Carl's arguments are based on law and previous court rulings while margalis arguments have no Constitutional rationale.

Carl > Margalis

Margalis said...

My first troll. I'm honored.

PB said...

Figures. Why did I figure you'd resort to name calling? True to form, you didn't disappoint.

Your continued claim that he's pulled his conclusions from thin air is baseless. The law and past lower court rulings back up his arguments/position. His arguments are relevant precisely because they are based on the track records of the courts in the past. You have yet to show, legally, where your your arguments/positions derive from therefore it's your arguments who are currently irrelevant.
What lower court rulings can you point to that support your position and undermine Carls?

Margalis said...

"Your continued claim that he's pulled his conclusions from thin air is baseless."

I didn't claim that once. If you are going to comment please read first.

Also please do not try (and fail) to link to search engine spam sites with your name. Thanks.

Margalis said...

Perhaps I'm being a bit too harsh on PB. The legal questions are complicated. Here are a few links you can read if interested:

http://www.powerlineblog.com/archives/2005/12/012497.php

http://volokh.com/posts/1135893533.shtml

http://glenngreenwald.blogspot.com/2006/02/nsa-legal-arguments.html

Blog comments are not the right forum to debate complex legal arguments. (Although the second link above is about as good as it gets in that regard) The right forum is a legal setting. That is why I spend minimal time refuting carl's arguments. This is simply not the right medium.

Legal questions like these are difficult, which is why we have a framework in place to resolve them.

Maybe the courts will find that FISA is unconstitutional, or that the plaintiffs don't have standing, or that the telecoms acted in good faith, or that state's secrets concerns prevent the cases from being heard. Or maybe they will be found guilty. Those are all possibilities.

Telecom immunity proponents are trying to avoid resolutions to the legal arguments. A few years ago they simply argued that the various spying programs were legal; now that those arguments appear suspect they instead argue that telecoms and the President are not subject to the law at all.

This administration has established a pattern of making bold legal arguments then avoiding forums where they can be definitively ruled on. They claim that FISA is unconstitutional but not in court. Just before the court was set to take up the Padilla case they transferred him to another facility to make the question moot. Gonzales argued that citizens don't have the right to Habeas but again declined to argue it in a legal setting.

The inescapable conclusion is that they don't have much faith in their own arguments, as they do everything they can to avoid submitting them to legal review.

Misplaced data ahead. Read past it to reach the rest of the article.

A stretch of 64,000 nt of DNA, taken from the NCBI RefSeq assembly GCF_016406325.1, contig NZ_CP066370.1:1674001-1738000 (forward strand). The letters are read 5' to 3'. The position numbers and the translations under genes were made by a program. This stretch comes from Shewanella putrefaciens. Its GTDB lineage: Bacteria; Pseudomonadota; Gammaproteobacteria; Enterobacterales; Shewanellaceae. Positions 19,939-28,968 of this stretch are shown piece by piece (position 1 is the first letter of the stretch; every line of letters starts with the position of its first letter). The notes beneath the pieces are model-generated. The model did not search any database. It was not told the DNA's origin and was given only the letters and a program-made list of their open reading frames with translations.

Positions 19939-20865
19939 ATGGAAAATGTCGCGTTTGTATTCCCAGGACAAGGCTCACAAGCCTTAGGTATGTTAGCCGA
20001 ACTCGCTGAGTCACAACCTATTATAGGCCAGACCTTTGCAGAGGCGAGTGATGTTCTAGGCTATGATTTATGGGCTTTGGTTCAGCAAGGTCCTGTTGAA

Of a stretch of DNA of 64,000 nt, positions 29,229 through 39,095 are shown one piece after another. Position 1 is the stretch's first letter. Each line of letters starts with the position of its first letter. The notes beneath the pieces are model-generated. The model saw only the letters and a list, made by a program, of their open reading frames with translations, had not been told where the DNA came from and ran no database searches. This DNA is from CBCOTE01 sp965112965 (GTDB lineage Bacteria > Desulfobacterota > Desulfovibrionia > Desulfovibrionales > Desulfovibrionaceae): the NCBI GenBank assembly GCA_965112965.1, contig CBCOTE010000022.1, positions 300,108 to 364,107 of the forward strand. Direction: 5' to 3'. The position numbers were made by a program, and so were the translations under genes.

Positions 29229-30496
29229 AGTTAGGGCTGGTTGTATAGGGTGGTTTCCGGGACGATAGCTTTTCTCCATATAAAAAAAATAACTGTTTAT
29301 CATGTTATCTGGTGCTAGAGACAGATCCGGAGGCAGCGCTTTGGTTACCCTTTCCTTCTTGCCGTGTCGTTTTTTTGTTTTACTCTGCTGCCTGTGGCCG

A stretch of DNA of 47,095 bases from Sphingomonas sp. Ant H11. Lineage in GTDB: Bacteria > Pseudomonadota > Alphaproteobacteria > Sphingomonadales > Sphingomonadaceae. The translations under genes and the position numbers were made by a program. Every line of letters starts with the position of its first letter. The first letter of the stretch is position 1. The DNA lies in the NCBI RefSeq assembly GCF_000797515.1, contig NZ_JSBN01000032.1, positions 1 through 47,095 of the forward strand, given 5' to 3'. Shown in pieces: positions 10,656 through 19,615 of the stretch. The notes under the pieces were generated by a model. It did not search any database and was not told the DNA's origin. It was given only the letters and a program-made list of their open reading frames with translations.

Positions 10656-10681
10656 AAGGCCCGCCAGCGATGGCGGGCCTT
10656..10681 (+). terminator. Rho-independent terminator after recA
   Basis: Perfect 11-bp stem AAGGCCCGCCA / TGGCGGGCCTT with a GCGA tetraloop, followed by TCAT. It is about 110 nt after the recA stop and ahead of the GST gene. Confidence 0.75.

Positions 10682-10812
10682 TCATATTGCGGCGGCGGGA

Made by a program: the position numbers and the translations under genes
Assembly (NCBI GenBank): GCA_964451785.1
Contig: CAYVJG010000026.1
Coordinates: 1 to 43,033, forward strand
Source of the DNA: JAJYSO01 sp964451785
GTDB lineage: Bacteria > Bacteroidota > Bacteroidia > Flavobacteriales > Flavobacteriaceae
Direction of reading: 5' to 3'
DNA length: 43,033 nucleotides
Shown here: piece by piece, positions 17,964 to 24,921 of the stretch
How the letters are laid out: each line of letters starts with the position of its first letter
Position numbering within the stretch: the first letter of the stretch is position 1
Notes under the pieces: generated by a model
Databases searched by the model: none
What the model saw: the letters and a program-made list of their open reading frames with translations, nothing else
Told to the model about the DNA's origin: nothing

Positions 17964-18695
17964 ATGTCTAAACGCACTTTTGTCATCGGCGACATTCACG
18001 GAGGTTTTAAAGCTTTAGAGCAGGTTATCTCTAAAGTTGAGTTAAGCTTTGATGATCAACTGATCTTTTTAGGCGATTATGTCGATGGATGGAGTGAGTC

It's one thing to argue that telecoms are innocent. It's quite another to argue that they shouldn't be subject to the law at all, and that Congress should take the unprecedented step of filling in for the court, determining innocence, then immunizing the companies against prosecution for past, present and future offenses.

PB said...

Well, at least you've finally done a google search, I'll give you credit for that.
"I didn't claim that once. If you are going to comment please read first.[/quote]

You certainly implied it when you said..." I'd guess it was illegal but my personal opinion on the legality is as irrelevant as yours. "

[quote]Also please do not try (and fail) to link to search engine spam sites with your name. Thanks.[/quote]

I don't know how that website got entered in there. It is defunct.

Regarding your links, Powerline affirms mine and Carls position. In reference to the others, I respect their opinions and have read them before. Carl's hyperlinks address them fairly well.

The rest of what you have typed is just a repeating of your past comments, that have already been addressed.

Margalis said...

I didn't do a google search, all those links are from my bookmarks. I've explained multiple times why I don't care to debate the legal arguments, that doesn't mean I'm not aware of them.

I don't think you understand what "irrelevant" means. It doesn't mean "wrong" or "baseless", it means "not relevant."

Arguments for telecom innocence are not relevant to the question of whether they deserve immunity; defendants are presumed innocent by default. Every day defendants who appear innocent (to some) appear in court. That's how it works.

The Powerline link does not support your position at all. It says that since we are unaware of all the facts that we can't make a proper determination, and that it could go either way. I'm not sure how you read that as a defense of telecom immunity, which isn't even mentioned in the piece at all.

It would help if you'd stop arguing three different things at once and focus on the topic at hand.

Autumnal Harvest said...